Graphics chip maker NVIDIA is the closest thing the PC games market has to a platform holder. It may have its dalliances with consoles - it makes the RSX, the chip which powers the PS3's graphics, for example - but the beating heart of the company is the GeForce series of PC graphics cards, which have been the most popular cards among PC gamers for several years.
Never a company to shy away from controversy, in recent years NVIDIA has been outspoken on everything from PC game piracy to what it sees as the damaging behaviour of PC sellers who use integrated graphics chipsets in their machines. Recently, the firm's favourite target has been Intel - whose chips, it claims, aren't as important as graphics cards in terms of system performance.
We caught up with Roy Taylor - the firm's VP of Content Business Development, which basically means he's "head of videogames" - to find out what's in the future for NVIDIA, for the PC market in general, and why we should be holding off on that Quad-Core CPU purchase.
Eurogamer: A lot of the performance you've been getting out of the PC recently has been through multi-card, SLI solutions. Is that the future for graphics cards, or are there significant advances still to be made in single-chip technology?
Roy Taylor: At the same time, we're going to continue to develop SLI - and the reason for that is scalability. The problems which we're solving, in graphics, physics and AI, are all to do with scalability. As a result of that, it doesn't matter how powerful a high-end part we make - you're always going to get an even better experience if you have two of them, three of them and so on. So we're committed to both.
Eurogamer: Do you see SLI as being a "hardcore" option, or is it something that developers can reasonably create games for now?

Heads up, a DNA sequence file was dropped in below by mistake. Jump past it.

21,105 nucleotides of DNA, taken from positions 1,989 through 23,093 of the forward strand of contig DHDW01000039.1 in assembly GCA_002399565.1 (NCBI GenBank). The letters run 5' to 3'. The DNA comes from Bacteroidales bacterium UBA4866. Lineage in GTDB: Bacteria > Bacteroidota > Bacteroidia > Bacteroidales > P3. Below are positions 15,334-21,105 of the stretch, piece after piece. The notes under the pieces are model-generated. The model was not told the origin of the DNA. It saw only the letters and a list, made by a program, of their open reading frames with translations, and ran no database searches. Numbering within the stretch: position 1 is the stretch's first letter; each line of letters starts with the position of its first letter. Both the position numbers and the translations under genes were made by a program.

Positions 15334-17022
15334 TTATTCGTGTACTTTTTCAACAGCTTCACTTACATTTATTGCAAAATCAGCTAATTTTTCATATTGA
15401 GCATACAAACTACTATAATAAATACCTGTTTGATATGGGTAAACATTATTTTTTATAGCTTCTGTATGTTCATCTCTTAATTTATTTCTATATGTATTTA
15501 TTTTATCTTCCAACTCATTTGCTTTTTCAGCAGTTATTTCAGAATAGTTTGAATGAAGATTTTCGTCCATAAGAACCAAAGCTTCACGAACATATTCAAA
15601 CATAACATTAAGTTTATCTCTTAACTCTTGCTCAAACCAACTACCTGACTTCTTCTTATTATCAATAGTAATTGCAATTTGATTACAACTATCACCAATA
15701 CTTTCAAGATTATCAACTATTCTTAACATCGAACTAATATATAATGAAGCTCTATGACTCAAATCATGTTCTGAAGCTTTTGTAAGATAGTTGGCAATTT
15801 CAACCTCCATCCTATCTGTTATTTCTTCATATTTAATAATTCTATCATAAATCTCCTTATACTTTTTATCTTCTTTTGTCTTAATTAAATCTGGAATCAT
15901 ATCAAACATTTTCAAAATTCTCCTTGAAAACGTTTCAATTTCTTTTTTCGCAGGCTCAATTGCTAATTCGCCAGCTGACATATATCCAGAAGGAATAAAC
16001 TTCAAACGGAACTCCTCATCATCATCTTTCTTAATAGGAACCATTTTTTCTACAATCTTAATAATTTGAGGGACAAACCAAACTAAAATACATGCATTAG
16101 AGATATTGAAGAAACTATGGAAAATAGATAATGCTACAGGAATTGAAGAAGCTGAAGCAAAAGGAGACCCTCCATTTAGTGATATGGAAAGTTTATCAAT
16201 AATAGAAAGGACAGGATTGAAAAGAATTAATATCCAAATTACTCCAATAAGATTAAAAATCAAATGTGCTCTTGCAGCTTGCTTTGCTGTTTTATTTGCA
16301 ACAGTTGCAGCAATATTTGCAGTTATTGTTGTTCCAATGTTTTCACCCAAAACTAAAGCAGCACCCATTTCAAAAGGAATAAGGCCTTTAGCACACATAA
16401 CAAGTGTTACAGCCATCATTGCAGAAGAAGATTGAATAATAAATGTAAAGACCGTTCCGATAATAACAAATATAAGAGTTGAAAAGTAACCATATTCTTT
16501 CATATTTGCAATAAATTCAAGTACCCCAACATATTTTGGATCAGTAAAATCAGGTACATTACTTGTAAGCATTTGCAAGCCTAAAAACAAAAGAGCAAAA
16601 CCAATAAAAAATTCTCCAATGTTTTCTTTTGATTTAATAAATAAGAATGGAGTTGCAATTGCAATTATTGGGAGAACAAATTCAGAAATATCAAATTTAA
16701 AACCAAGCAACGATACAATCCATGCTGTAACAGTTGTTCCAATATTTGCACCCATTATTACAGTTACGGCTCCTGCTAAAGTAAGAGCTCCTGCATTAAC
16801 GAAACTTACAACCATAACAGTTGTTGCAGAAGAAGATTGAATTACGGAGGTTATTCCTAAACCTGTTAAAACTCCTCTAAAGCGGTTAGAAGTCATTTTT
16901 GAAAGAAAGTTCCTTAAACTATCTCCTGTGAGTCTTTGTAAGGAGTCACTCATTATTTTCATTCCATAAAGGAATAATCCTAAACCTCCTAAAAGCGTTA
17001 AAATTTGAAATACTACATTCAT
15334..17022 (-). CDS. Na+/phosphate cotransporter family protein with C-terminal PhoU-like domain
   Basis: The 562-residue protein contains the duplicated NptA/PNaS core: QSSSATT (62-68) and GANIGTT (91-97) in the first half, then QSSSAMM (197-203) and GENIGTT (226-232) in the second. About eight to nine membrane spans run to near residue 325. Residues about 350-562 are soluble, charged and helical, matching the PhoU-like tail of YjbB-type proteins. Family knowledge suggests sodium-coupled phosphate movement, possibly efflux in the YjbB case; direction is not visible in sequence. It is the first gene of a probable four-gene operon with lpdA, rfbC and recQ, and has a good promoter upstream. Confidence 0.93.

Roy Taylor: So the first part of the answer is that it's been a very successful product in the enthusiast space. However, I think to answer the question more fully, as we see greater scalability through the increased use of physics and AI in games, the appeal of having two cards is going to broaden. Therefore, I think we'll see SLI breaking out of the enthusiast market, and becoming more mainstream in terms of its adoption.
Eurogamer: Do you see Intel essentially as a rival, given that most people have a set amount of money to spend on a PC - and they have to choose, primarily, how much of that goes on the CPU and how much on the GPU?
Roy Taylor: We do believe however that until now, too much emphasis and money has been spent on sequential or serial processing, and not enough on parallel processing. That's why we've been pushing the Optimised PC platform, which says that if you spend a little bit less on your serial processor, and a little bit more on your parallel processor, you'll have a more balanced PC.
We don't believe that we're in competition - in that we're not trying to get rid of the CPU. We do believe that there ought to be a better spread on the load inside the PC. So, do we consider them a competitor? Right now, no. Do we think that there's justification for a more balanced PC? Yes. That might change in the future, depending on if and when Larrabee [Intel's new GPU, due to appear by the end of this year] ever turns up, but right now, they're not strictly speaking a competitor.
Eurogamer: Intel must see you as a threat of some description. You're essentially saying that you'd like to stop the push into quad- or eight-core processors, and demote their role to a single, sequential unit doing housekeeping. It's hardly a bright future for them, is it?
Roy Taylor: Well, I think that if you look at the facts, the facts are that for just about anything you want to do in a PC today, a parallel processor adds more value than the serial processor. Whether it's gaming, video encode or decode, or any kind of multimedia task - our parallel processor adds more value as you increase the number of processors than you get on a serial processor. We didn't invent that situation - that situation is just where it's at today.